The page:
That’s the nature of startup culture and typically part of the terms of investor agreements.
What makes Hudson MX’s restructuring an important story for the advertising industry is the people involved -- some of the highest-profile and most influential people in the business -- and the nature of the product involved.
The principals include powerful management consultant Michael Kassan, legendary agency media chief Irwin Gotlieb, and Ascential, which owns and operates the Cannes Lions International Festival of Creativity, as well as a variety of businesses important to the ad industry.
In terms of the product, Hudson MX was the latest in a long line of startups that have promised to transform the technology advertisers and agencies use to process media buys, pay their vendors and make sure they deliver the best returns on their investments.
It’s an industry that for half a century has been dominated in some form by old, legacy mainframe computing technology first created by entrepreneur Michael Donovan -- the founder of Donovan Data Systems -- back in the 1970s, some of which continues to be the core of Mediaocean, the company that was created when Donovan merged with another promising agency tech startup, MediaBank, more than a decade ago.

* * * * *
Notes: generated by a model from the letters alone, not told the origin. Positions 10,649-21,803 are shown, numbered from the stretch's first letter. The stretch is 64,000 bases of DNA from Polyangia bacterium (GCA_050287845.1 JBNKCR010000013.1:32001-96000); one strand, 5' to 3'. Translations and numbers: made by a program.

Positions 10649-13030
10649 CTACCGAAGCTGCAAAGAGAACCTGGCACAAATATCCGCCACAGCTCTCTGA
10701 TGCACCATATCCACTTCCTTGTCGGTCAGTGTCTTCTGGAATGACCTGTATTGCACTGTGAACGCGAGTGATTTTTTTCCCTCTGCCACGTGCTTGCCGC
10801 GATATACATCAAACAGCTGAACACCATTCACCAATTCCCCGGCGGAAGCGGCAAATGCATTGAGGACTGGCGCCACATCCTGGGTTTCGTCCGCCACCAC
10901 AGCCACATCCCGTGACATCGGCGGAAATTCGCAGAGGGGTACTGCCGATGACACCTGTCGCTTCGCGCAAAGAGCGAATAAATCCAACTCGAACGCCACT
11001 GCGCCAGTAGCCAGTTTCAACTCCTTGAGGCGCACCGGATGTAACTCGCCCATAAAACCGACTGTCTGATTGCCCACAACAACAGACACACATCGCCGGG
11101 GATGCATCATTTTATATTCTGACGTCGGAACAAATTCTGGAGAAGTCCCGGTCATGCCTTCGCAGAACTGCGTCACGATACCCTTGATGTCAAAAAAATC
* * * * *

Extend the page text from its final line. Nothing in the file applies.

It’s also a story that reveals some dysfunction within the advertising industry itself, which doesn’t always seem to understand what it wants and needs when it comes to developing technology and enterprise software to transform how it does business -- even as it advises the world's biggest marketers on the “digital transformation” of their businesses.
This article is the first in a series that will drill into some of those ad industry issues, but the goal of this one is to explain explicitly what happened with “Project Hawk” -- what led up to it, who was involved, what their roles were, who came out on top, and who did not.
Hudson MX was founded in 2016 by Batson and Neil Hitzig, an entrepreneur who had spent years developing new media-buying software, including a prototype of what became Hudson MX’s first viable product, BuyerAssist.